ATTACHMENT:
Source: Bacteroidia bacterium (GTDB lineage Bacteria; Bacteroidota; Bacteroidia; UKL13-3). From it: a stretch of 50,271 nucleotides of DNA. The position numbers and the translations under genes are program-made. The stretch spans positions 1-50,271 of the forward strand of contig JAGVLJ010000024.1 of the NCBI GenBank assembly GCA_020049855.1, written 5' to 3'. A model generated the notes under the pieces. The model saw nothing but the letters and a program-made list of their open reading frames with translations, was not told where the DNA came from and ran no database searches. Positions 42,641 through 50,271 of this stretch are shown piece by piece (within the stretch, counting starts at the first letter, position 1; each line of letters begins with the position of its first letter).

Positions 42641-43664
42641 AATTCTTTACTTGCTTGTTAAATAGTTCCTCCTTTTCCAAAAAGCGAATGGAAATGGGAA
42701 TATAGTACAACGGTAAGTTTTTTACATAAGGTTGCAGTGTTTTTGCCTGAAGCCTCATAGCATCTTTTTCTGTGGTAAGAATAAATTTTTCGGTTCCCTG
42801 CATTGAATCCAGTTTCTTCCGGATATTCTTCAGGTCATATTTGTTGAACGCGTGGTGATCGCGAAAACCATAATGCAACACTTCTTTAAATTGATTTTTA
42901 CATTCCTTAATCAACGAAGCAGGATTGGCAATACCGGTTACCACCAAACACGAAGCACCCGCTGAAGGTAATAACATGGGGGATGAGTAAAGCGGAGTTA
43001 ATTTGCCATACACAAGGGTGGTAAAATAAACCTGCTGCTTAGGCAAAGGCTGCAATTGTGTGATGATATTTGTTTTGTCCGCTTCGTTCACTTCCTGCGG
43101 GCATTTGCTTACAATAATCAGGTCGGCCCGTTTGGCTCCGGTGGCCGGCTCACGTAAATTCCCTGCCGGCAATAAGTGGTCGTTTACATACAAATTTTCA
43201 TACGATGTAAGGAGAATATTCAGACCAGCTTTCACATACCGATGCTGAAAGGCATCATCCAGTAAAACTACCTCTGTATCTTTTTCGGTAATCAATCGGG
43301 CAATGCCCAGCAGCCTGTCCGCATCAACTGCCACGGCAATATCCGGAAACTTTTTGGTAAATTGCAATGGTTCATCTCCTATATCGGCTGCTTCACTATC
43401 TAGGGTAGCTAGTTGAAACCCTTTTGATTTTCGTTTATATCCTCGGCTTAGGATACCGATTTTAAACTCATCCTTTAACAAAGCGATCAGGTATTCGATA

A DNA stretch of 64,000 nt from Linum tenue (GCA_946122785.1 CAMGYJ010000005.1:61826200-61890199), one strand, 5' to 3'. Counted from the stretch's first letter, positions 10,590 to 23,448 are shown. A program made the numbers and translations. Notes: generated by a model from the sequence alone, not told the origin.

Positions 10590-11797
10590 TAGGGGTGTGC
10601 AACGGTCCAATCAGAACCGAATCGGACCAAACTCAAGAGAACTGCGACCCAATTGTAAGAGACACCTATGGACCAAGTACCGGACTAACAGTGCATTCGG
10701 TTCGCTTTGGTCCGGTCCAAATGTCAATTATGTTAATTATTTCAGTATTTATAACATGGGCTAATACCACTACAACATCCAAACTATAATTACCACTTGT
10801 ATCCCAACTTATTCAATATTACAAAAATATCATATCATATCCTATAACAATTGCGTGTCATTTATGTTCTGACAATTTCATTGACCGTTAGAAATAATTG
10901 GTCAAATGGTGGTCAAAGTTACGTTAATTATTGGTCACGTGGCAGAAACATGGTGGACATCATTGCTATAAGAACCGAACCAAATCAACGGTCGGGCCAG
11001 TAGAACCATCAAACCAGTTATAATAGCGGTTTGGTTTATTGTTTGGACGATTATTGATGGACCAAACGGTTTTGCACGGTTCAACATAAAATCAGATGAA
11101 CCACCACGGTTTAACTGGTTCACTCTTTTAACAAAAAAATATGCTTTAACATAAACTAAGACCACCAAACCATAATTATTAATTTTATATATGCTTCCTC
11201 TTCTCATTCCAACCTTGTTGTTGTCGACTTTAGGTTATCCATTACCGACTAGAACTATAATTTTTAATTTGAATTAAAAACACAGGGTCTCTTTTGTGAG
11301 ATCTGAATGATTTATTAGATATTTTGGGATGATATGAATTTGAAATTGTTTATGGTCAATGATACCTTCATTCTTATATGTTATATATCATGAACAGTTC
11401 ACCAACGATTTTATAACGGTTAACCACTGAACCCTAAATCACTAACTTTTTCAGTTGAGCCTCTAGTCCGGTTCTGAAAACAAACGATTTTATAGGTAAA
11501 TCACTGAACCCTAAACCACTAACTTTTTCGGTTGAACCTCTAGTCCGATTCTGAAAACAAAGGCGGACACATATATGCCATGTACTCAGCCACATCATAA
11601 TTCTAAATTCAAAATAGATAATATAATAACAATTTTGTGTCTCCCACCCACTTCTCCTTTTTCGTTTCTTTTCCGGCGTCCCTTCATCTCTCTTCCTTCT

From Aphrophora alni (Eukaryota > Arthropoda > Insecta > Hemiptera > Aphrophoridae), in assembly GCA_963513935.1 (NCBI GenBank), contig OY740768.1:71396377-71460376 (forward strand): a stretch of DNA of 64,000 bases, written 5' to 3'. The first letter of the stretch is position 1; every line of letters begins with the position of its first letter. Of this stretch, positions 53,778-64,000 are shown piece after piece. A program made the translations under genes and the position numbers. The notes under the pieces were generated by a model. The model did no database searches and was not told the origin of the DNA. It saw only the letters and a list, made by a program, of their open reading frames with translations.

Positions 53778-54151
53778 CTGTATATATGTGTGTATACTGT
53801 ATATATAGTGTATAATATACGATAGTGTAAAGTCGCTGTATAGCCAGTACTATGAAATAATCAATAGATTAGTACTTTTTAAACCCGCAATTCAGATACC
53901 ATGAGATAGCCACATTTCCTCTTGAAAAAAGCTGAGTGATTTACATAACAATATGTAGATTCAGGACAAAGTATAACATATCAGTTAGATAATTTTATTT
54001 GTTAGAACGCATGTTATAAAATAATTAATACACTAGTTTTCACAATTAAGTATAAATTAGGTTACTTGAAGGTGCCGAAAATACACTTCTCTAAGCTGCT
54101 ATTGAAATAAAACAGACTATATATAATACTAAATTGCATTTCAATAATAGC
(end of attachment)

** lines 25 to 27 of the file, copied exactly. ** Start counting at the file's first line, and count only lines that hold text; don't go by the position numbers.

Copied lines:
11601 TTCTAAATTCAAAATAGATAATATAATAACAATTTTGTGTCTCCCACCCACTTCTCCTTTTTCGTTTCTTTTCCGGCGTCCCTTCATCTCTCTTCCTTCT

From Aphrophora alni (Eukaryota > Arthropoda > Insecta > Hemiptera > Aphrophoridae), in assembly GCA_963513935.1 (NCBI GenBank), contig OY740768.1:71396377-71460376 (forward strand): a stretch of DNA of 64,000 bases, written 5' to 3'. The first letter of the stretch is position 1; every line of letters begins with the position of its first letter. Of this stretch, positions 53,778-64,000 are shown piece after piece. A program made the translations under genes and the position numbers. The notes under the pieces were generated by a model. The model did no database searches and was not told the origin of the DNA. It saw only the letters and a list, made by a program, of their open reading frames with translations.

Positions 53778-54151